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Should colleges require the COVID-19 vaccine for students?

Colleges weigh what should happen to students when it comes to the COVID-19 vaccine

A lawn sign encourages wearing a mask as students move into dormitories at the University of Utah in Salt Lake City on Tuesday, Aug. 18, 2020.
A lawn sign encourages wearing a mask as students move into dormitories at the University of Utah in Salt Lake City on Tuesday, Aug. 18, 2020. Colleges across the United States are trying to decide whether or not students should be required to get the COVID-19 vaccine before they return to campus, according to The Associated Press.
Spenser Heaps, Deseret News

Colleges across the United States are trying to decide whether or not students should be required to get the COVID-19 vaccine before they return to campus, according to The Associated Press.

  • In fact, colleges are even considering whether or not they can legally require students to get vaccinated before they return to school.
  • “The question looms large as more colleges plan to shift back from remote to in-person instruction. Many schools have launched vaccination blitzes to get students immunized before they leave for the summer. At some schools, the added requirement is meant to encourage holdouts and to build confidence that students and faculty will be safe on campus,” according to The Associated Press.

Which colleges will require vaccines?

There’s an interesting breakdown of how schools are navigating this field. For example, Rutgers, Brown, Cornell and Northeastern told students they need to get vaccinated, per AP.

But Virginia Tech told students that they can’t legally require the vaccine “because the U.S. Food and Drug Administration has only allowed the emergency use of the vaccines and hasn’t given them its full approval,” according to the AP.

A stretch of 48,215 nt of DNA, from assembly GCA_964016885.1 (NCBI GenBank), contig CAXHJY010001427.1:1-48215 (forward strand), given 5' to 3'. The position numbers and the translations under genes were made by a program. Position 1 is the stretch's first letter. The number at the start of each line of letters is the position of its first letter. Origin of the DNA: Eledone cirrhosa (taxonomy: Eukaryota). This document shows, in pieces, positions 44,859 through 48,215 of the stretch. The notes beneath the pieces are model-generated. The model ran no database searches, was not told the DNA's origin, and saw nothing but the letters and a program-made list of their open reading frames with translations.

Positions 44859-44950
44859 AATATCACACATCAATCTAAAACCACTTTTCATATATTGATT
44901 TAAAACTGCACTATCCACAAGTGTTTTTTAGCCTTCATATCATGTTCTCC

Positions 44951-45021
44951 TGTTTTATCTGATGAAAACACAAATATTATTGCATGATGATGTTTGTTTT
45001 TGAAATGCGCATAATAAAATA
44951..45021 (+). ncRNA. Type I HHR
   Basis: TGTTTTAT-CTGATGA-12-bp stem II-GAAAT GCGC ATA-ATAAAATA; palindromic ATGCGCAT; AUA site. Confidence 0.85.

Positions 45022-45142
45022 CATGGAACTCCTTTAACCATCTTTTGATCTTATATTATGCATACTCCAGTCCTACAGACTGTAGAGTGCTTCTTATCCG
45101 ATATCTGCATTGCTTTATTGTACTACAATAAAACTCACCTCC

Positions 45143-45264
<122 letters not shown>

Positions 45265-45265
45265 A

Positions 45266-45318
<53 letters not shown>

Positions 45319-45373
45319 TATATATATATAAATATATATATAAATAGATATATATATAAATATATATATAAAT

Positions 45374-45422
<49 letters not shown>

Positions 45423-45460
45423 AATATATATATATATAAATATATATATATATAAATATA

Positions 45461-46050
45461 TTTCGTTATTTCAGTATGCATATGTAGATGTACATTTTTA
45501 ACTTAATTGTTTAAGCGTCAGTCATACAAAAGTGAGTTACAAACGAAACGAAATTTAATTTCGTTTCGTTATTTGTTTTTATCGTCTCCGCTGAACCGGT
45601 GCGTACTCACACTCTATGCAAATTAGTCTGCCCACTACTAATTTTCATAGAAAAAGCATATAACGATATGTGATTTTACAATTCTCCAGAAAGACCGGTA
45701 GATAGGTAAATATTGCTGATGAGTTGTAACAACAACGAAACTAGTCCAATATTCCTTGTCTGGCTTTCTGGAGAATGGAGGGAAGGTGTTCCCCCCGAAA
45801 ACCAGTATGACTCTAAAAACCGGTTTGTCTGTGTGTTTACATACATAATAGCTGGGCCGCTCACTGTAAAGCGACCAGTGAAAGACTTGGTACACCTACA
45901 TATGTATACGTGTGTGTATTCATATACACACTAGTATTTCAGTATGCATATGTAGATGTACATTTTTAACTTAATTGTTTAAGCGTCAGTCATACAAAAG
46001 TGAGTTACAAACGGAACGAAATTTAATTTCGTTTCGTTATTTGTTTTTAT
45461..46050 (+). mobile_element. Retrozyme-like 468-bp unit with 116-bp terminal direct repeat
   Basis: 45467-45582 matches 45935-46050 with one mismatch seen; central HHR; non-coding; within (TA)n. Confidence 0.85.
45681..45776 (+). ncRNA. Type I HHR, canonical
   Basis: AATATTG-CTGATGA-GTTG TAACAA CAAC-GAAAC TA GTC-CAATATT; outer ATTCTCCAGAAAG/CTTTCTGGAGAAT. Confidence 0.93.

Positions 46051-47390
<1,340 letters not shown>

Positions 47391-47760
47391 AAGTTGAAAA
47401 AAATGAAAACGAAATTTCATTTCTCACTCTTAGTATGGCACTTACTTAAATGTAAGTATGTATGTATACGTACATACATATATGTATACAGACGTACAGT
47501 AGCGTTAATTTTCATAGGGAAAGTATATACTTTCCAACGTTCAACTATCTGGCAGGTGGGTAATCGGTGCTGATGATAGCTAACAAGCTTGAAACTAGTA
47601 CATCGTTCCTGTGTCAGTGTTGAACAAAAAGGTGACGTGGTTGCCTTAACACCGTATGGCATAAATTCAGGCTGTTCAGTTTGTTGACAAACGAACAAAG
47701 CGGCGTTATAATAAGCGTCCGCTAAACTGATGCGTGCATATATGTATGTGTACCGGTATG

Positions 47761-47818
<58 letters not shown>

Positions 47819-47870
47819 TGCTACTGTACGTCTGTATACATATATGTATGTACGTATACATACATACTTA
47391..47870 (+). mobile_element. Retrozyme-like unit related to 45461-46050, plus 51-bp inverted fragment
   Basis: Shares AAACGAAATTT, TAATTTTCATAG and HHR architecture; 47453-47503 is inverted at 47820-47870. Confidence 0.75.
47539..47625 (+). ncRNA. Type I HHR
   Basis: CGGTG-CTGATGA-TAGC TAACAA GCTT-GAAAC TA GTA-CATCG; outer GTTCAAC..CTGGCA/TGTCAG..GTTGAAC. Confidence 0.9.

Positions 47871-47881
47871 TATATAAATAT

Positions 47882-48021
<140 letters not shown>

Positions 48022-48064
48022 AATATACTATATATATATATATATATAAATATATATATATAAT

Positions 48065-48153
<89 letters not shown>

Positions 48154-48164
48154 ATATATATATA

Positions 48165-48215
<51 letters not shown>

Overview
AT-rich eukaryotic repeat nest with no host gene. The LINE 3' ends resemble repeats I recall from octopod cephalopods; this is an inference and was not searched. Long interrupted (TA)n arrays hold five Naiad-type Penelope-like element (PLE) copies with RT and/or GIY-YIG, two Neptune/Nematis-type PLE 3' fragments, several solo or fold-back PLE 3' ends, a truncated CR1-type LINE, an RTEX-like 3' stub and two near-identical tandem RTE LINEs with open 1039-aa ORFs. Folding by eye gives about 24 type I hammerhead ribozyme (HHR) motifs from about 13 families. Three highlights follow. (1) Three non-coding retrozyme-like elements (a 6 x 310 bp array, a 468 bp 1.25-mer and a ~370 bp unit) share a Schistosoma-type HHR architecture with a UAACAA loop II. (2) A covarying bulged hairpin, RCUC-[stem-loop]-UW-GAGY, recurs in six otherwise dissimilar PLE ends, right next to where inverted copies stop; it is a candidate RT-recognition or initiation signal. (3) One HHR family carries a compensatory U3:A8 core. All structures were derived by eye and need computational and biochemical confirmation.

Why colleges need vaccinations

According to NPR, the majority of colleges will likely require students to get vaccinated against COVID-19 before they come back to campus. The colleges hope that the vaccinations will help bring some level of herd immunity to campuses, which will make it safer for all since vaccines are not a perfect firewall against the COVID-19 virus.

  • “Vaccinations are an important tool for making the fall semester safe,” Antonio Calcado, the head of Rutgers’ COVID-19 task force, told NPR. “We felt that just simply encouraging would not have the same effect as a requirement.”

Dr. Danny Avula, the Virginia vaccine coordinator, told WSLS-TV that vaccines should be a priority because the virus could spread on campus quickly.

  • “It’s really the reality that college students are drivers of transmission,” Avula said. “And so when you look at that young adult population because of their behaviors, their adherence to mitigation factors. They are spreaders of disease.”

Do colleges require vaccines now?

Colleges have required vaccines for awhile. For example, the MMR vaccine — which protects against measles, mumps and rubella — is required at almost 87.5% of colleges in the U.S., according to NPR.

  • “This is not new,” Calcado told NPR. “We have a whole portal for uploading your vaccine history and all those types of things. So that’s already in place. And actually, this one just adds another vaccine to what’s in place today.”